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Regional Identity and Economic ChangeThe Upper Rhine 1450-1600$
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Tom Scott

Print publication date: 1998

Print ISBN-13: 9780198206446

Published to Oxford Scholarship Online: October 2011

DOI: 10.1093/acprof:oso/9780198206446.001.0001

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Central Places and Urban Networks

Central Places and Urban Networks

Chapter:
(p.72) (p.73) 3 Central Places and Urban Networks
Source:
Regional Identity and Economic Change
Author(s):

Tom Scott

Publisher:
Oxford University Press
DOI:10.1093/acprof:oso/9780198206446.003.0004

In the 1930s, German economic geographer Walter Christaller systematized the links between market centres of different sizes into a rank-order based on a predictable dispersion of central places and recognized the possibility of urban networks stretching along perceived lines of communication. In order to discover how well these theoretical approaches explain the rank-order of communities on the Upper Rhine, this chapter looks at four variables to illustrate the range of central functions and the intensity of relations with the surrounding countryside. They are: population size; the principal economic activity within the town and its diffusion through exports and at fairs and markets; the range of economic activity beyond the town which was controlled entirely and in part by the town's businessfolk (the extent of outwork, and share-cropping); and the provision of merchant capital in credit and banking.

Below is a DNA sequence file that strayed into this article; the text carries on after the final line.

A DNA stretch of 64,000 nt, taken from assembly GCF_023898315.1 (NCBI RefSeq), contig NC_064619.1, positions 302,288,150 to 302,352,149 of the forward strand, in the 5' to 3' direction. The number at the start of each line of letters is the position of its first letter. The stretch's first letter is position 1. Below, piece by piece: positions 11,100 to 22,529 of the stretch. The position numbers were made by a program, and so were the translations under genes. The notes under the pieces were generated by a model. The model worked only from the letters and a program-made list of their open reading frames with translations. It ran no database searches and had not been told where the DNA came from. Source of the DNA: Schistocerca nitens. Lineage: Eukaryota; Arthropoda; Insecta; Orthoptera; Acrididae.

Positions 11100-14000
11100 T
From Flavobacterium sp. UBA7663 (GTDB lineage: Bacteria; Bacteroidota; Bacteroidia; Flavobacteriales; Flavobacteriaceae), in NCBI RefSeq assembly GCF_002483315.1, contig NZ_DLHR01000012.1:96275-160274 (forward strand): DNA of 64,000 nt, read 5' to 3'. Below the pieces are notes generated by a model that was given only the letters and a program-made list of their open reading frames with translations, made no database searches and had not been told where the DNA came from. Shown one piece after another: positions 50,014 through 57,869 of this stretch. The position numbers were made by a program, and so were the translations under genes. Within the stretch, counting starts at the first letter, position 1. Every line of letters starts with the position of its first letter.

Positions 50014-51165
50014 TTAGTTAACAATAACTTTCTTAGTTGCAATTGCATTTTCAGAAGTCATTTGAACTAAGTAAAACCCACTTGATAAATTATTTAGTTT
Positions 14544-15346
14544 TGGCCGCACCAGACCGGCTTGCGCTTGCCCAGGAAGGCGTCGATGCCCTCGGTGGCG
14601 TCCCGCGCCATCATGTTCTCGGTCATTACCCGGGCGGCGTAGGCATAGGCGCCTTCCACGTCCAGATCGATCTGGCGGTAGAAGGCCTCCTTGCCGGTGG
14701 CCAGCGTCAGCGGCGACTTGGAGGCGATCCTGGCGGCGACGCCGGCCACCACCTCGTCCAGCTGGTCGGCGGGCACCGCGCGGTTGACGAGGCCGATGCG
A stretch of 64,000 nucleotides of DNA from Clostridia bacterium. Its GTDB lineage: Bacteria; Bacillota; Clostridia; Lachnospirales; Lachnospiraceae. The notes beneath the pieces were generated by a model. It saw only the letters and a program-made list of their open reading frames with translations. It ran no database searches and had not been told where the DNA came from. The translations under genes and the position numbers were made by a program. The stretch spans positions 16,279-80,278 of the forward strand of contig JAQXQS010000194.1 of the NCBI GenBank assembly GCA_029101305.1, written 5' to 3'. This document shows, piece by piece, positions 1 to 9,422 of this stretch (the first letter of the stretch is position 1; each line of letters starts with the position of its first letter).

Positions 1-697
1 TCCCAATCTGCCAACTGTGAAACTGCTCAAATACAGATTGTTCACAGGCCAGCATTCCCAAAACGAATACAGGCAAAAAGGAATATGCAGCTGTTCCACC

Keywords:   Upper Rhine, Walter Christaller, urban networks, central places, market centres, rank-order, population size, exports, economic activity, merchant capital

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